Your rectum is the last part of your large intestine (aka the colon) and ends at your anus. Just a few inches long, the anus stores feces until you’re ready to go to the bathroom. Although it is part of and continuous with your large intestine, your rectum has its own characteristics.
Colorectal cancer is cancer that occurs anywhere in the large intestine, including the rectum. However, you can only develop cancer in the rectum, which is called rectal cancer.
The treatment of rectal cancer is more complicated than the treatment of colon cancer, because the space is narrowed, as well as other nearby organs. Therefore, prevention and early detection are more important.
Our expert team of colon and rectal surgeons at Greater Hartford recommends learning about the early signs of rectal cancer so you can be evaluated and treated as soon as possible. They detect, diagnose, and treat rectal and colon cancers at offices in Bloomfield, South Windsor, and Plainville, Connecticut.
We’ve compiled a list of early signs of rectal cancer so you can be aware of changes that require evaluation. Regular colonoscopy is also recommended to facilitate early detection.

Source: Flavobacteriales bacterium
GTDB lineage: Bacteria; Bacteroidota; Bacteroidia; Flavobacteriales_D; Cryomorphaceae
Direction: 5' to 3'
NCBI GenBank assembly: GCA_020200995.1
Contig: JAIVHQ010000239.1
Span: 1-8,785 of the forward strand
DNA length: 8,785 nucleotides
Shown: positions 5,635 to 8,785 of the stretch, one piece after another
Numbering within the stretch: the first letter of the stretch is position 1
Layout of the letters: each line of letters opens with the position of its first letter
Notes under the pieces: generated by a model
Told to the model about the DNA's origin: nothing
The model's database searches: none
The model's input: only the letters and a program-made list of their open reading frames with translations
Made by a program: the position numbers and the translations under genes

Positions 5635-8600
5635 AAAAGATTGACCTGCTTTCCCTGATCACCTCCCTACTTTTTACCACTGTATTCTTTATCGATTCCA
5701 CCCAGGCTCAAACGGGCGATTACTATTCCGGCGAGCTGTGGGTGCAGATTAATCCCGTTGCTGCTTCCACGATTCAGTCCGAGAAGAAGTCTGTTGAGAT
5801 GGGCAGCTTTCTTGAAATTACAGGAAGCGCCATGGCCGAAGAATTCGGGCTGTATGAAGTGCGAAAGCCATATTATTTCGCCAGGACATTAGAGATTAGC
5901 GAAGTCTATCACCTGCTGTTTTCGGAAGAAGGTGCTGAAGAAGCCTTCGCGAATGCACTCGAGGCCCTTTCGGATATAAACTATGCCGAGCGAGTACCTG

The density or shape of your stool has changed
A normal stool should have a well-shaped, sausage-like, soft consistency. When rectal cancer or other rectal disorders develop, it can cause abnormal discharge, such as:
Sometimes diarrhea and constipation can be caused by food sensitivities, but chronic diarrhea and constipation should not be ignored. Loose stools can be a symptom of a tumor that’s narrowing your rectum or an inflammatory bowel disease like Crohn’s disease.
Blood and mucus can be seen in the stool
Blood in your stool can be a sign of rectal cancer, colon cancer, or other serious colon conditions. Contact your rectal doctor immediately.
Mucus in the stool indicates irritation of the rectal tissue. Inflammation can be caused by infection, inflammation, cancer, or other conditions.
Your pelvis hurts
Colon cancer often has no symptoms. However, pain in your pelvic area can be a sign of rectal cancer.
Women who are still menstruating often mistake pelvic pain for pain associated with premenstrual syndrome (PMS). However, if pain persists after menstruation, it may be a sign of rectal cancer.